Elaine N. Marieb was a college teacher when she went back to school for an R. N. degree and an M. S. in gerontological nursing. She is Professor Emeritus of biology at Holyoke Community College in Holyoke, Massachusetts and Visiting Professor at Edison Community College in Fort Myers, Florida. Her book, Human Anatomy and Physiology, is part of the Benjamin/Cummings Series in the Life Sciences.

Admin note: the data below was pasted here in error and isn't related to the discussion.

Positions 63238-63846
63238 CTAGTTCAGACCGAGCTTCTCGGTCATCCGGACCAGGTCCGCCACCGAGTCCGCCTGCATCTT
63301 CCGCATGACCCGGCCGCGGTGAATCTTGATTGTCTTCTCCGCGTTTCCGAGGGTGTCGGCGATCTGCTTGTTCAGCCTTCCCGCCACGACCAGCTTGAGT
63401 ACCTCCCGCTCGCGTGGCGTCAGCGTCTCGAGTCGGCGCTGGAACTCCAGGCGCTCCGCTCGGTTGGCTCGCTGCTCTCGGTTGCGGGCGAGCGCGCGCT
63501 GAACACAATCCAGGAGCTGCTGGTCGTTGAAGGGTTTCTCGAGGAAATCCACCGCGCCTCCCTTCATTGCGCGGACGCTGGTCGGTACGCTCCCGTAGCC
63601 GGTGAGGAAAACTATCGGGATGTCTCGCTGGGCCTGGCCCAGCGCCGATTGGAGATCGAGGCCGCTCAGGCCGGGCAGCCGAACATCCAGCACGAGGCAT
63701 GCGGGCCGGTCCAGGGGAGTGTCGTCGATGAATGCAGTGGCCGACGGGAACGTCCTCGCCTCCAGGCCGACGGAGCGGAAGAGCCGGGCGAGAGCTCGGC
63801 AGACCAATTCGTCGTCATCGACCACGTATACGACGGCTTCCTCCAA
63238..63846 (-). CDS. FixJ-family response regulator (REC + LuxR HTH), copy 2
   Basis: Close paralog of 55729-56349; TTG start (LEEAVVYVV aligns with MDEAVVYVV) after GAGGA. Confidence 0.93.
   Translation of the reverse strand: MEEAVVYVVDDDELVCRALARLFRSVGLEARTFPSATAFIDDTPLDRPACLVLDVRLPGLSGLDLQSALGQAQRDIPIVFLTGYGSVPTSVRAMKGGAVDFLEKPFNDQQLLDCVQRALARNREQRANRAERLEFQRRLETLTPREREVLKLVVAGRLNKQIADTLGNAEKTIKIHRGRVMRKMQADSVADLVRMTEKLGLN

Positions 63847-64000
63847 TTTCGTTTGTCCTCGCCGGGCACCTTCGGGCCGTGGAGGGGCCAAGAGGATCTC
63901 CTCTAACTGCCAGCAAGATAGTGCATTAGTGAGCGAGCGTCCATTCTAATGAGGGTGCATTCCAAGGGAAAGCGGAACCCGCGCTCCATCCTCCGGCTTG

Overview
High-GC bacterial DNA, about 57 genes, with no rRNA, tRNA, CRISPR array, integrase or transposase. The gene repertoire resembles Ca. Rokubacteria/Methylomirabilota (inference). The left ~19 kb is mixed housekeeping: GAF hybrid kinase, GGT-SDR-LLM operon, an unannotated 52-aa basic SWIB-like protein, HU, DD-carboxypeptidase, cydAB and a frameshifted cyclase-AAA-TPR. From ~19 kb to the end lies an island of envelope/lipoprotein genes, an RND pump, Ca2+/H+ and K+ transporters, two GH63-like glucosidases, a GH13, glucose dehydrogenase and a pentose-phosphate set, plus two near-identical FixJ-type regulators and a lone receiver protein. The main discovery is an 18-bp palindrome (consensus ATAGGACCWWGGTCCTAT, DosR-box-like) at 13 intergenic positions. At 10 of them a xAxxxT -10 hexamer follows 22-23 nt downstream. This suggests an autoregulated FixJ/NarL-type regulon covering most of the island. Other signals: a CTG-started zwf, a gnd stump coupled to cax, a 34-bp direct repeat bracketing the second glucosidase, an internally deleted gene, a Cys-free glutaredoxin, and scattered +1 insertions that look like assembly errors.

ForElaine N. Marieb,taking the studentrsquo;s perspective into account has always been an integral part of her teaching style. Dr. Marieb began her teaching career at Springfield College, where she taught anatomy and physiology to physical education majors. She then joined the faculty of the Biological Science Division of Holyoke Community College after receiving her Ph.D. in zoology from the University of Massachusetts at Amherst. nbsp; While teaching at Holyoke Community College, where many of her students were pursuing nursing degrees, she developed a desire to better understand the relationship between the scientific study of the human body and the clinical aspects of the nursing practice. To that end, while continuing to teach full time, Dr. Marieb pursued her nursing education, which culminated in a Master of Science degree with a clinical specialization in gerontology from the University of Massachusetts. It is this experience, along with stories from the fieldndash;including those of former students, now in health careersndash;that has informed the development of the unique perspective and accessibility for which her texts and laboratory manuals are known. nbsp; In her ongoing commitment to students and her realization of the challenges they face, Dr. Marieb has given generously to provide opportunities for students to further their education. She contributes to the New Directions, New Careers Program at Holyoke Community College by providing several full-tuition scholarships each year for women returning to college after a hiatus or who are attending college for the first time and would otherwise be unable to continue with their studies without financial support. She funds the E. N. Marieb Science Research Awards at Mount Holyoke College, which promotes research by undergraduate science majors, and generously contributed to the University of Massachusetts at Amherst where she provided funding for reconstruction and instrumentation of a cutting-edge cytology research laboratory that bears her name. nbsp; In 1994, Dr. Marieb received the Benefactor Award from the National Council for Resource Development, American Association of Community Colleges, which recognizes her ongoing sponsorship of student scholarships, faculty teaching awards, and other academic contributions to Holyoke Community College. In May 2000, the science building at Holyoke Community College was named in her honor. nbsp; Additionally, while actively engaged as an author, Dr. Marieb serves as a consultant for the Benjamin CummingsInteractive Physiology reg; CD-ROM series, and is an active member of the Human Anatomy and Physiology Society (HAPS), the American Association for the Advancement of Science (AAAS), and Sigma Xi. nbsp; Susan J. Mitchellearned her Ph.D. in physiology from the University of Michigan. She studied the cellular basis of behavior before joining the faculty at Onondaga Community College where she is currently a professor in the Department of Biological Sciences. Her research in neurophysiology and training in physiology positioned her to write the original Nervous, Endocrine, and Digestive System modules in the Interactive Physiology 10-System Suite tutorial program. She has been honored with a NISOD Excellence Award for teaching, and been awarded several grants to develop technological resources for biology at OCC. Dr. Mitchell is a member of the American Physiological Society, National Association of Biology Teachers, National Science Teachers Association, and the Human Anatomy and Physiological Society (HAPS), where she is currently active on the Curriculum and Instruction Committee.